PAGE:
5. 5. CONSULTATION 9. Elected members, staff and Unison were all consulted in the development of the Libraries Improvement Plan. The corresponding public consultation exercise ran from 20th September to 15th October 2010 and included many stakeholders. A Libraries Members Seminar was held 7th October 2010 to discuss the consultation and some of the outcomes and all Doncaster MPs were made aware of the review and consultation and invited to comment, as were Unison. The public consultation provided almost 3000 responses. These came from library users and non-users, from different age groups and diverse sections of the community. The outcome is detailed in the appendices of the strategy, however in summary people told us that they want later evening and Saturday opening; to be better informed of services on offer; there was demand for a bigger, more varied programme of activities primarily aimed at young people, families and the disadvantaged; talks by authors; fewer, higher quality libraries in better locations; libraries kept in better condition and with better parking. A further members seminar was held 6th January 2011 followed by extensive discussions with the Mayor and elected members. The Museum, Libraries and Archives Council were consulted throughout the process. HR IMPLICATIONS10. The proposals contained within this report will have implications for staff employed within the Library Service. Previous experience of effecting major changes within the Library Service led to threats of industrial action and the submission of a formal dispute by Unison. Changes to staffing structures will require appropriate, thorough and timely consultation to take place with affected staff and relevant trade unions as well as consideration of all other relevant policies and procedures. New or amended job descriptions will require evaluation to ensure appropriate grades. Human Resources must be notified of any changes to staffing structures. LEGAL IMPLICATIONS 11. Changing the staffing structure of the Library Service is likely to result in redundancies. The Authority has an Employee Reduction Policy which follows the statutory requirements. Making employees redundant requires an Employer to consult, consider suitable alternatives and make a redundancy Payment. The Authority has a redundancy pay policy which details the payment each redundant employee is entitled to receive. Unless the consultation undertaken meets the relevant statutory requirements an Equalities Impact assessment should be carried out in accordance with the relevant legislation to determine the impact of any proposed reduction in service.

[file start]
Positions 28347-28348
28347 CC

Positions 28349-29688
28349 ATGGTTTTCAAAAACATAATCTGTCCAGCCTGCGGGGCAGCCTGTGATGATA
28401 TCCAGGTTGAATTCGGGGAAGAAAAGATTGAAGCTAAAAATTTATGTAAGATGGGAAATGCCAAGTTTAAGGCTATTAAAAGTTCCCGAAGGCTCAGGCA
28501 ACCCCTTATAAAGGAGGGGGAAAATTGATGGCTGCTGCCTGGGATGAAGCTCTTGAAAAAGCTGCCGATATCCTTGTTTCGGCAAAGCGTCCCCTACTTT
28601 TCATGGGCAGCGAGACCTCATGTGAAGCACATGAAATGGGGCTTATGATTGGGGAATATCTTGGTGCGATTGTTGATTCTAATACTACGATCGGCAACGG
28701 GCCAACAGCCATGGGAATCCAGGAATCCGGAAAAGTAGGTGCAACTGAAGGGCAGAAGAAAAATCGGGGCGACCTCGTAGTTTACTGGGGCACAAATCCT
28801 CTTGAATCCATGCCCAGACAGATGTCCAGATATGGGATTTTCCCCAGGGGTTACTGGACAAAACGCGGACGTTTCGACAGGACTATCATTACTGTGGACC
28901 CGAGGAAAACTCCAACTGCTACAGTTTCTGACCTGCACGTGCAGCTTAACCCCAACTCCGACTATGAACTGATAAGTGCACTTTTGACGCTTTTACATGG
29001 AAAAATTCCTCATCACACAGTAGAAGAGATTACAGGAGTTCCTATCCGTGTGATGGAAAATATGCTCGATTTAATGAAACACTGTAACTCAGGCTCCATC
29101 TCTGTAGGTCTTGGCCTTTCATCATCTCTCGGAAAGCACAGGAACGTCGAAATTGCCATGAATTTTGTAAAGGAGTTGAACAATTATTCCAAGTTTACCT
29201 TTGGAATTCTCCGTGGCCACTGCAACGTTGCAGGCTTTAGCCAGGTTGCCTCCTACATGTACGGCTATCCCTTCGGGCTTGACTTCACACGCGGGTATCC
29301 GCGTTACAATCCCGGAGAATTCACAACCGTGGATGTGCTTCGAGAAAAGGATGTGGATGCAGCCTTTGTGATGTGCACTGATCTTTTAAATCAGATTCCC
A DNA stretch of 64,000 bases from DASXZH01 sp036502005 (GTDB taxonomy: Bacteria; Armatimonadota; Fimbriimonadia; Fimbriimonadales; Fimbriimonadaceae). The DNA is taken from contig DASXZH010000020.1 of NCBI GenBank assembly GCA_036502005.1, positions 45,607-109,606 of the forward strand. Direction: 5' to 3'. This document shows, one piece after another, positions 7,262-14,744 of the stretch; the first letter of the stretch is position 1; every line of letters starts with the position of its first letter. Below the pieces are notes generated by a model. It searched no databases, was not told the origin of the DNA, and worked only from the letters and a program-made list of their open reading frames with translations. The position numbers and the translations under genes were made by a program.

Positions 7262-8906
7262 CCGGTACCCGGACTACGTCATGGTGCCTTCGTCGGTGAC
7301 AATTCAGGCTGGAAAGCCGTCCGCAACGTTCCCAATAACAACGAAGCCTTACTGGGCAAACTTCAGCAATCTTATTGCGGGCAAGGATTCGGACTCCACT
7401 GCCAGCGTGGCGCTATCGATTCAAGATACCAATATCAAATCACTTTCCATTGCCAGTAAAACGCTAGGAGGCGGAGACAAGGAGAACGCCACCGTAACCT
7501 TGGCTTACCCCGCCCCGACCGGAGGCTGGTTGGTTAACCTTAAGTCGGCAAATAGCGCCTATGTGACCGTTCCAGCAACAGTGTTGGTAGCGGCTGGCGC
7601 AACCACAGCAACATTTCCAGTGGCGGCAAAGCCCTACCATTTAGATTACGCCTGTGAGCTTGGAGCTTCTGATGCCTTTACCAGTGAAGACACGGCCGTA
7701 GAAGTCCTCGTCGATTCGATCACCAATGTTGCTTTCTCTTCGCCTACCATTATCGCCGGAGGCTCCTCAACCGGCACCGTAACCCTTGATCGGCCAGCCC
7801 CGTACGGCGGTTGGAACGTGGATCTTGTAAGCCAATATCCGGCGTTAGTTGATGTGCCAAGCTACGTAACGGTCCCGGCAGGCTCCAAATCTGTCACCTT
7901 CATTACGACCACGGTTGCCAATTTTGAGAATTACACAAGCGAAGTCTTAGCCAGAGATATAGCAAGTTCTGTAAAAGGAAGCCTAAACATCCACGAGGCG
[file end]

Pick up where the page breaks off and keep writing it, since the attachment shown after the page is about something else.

6. 6. FINANCIAL IMPLICATIONS12. Employees - Proposed Structure: F SCA SCA LE LE MINI MAXI MUM MUM 2011/12 Base Budget 1 £3,25 £3,25 8,130 8,130 2011/12 Proposed Structure 8 £1,98 £2,20 Budget 0,830 7,590 Saving £1,27 £1,05 7,300 0,540There are currently 15 FTE vacant posts and the number of existing poststhat are to be reduced through the voluntary redundancy/early retirementprocess is 21 FTE, therefore 17.75 FTE posts could face compulsoryredundancy if existing staff cannot be redeployed elsewhere.Premises - Sites Facing Closure: 2011/1 2 BASE BUDG ET Non-Domestic Rates £73,23 Budget 0 All Other Premises Budgets £87,95 0 Total £161,1 80There is only a 3 month Non-Domestic Rates exemption for emptyproperties and so it is prudent to assume that this budget will be required inthe short-term. Also building security costs for empty properties can besignificant - boarding up is in the region of £1 - £2k per site with on sitesecurity costing up to £1,700 per week. Again, it is prudent to assume thefull premises budget is required until disposal.The purchase and installation of self service machines will be met fromexisting resources - WNF as a funding source is being investigated. On-going maintenance is to be funded from within the existing Library ServiceIT budget.The proposed extended opening hours to include additional evenings andweekends have been included in the above proposed staffing structure.Building costs, such as utilities, may increase due to longer opening hours,but it is expected that this will be minimal.The book stock and building maintenance budgets are set to remain
  7. 7. unchanged, and therefore by being allocated over fewer libraries will enablethe lending material, decor and fittings to be enhanced in the remainingsites, from within the existing budget.The Service Offer for 2011/12 – 2014/15 put forward for the Library Servicehas identified savings of £1,173,490 to be achieved over 2011/12 and2012/13. Plus an on-going service pressure of £121k makes a savingsrequirement of £1,294,490 to be found from the proposed structure.
  8. 8. Scale Scale Minimum Maximu m Employees saving £1,277,3 £1,050,5 00 40 Premises saving £161,18 £161,18 0 0 Library IT saving £20,000 £20,000 Total saving £1,458,4 £1,231,7 80 20 Savings requirement £1,294,4 £1,294,4 needed 90 90 £- £62,770 163,990 The premises saving can only be included in the above calculation providing closed sites are disposed of prior to the start of 2012/13. There is a risk that this will not be the case. In addition to this, disposed sites may require extensive IT work to relocate network hubs at a cost of approximately £90k with additional annual lease costs of £172k. Further work can be undertaken when closure decisions are taken - careful monitoring of the strategy is required against the Service Offer savings so early action can be considered should there be a shortfall.REPORT AUTHOR:Julie Grant, Assistant Director of Customer Strategy & DevelopmentTel 01302 862496Email: Peter Dale Director of Regeneration and Environment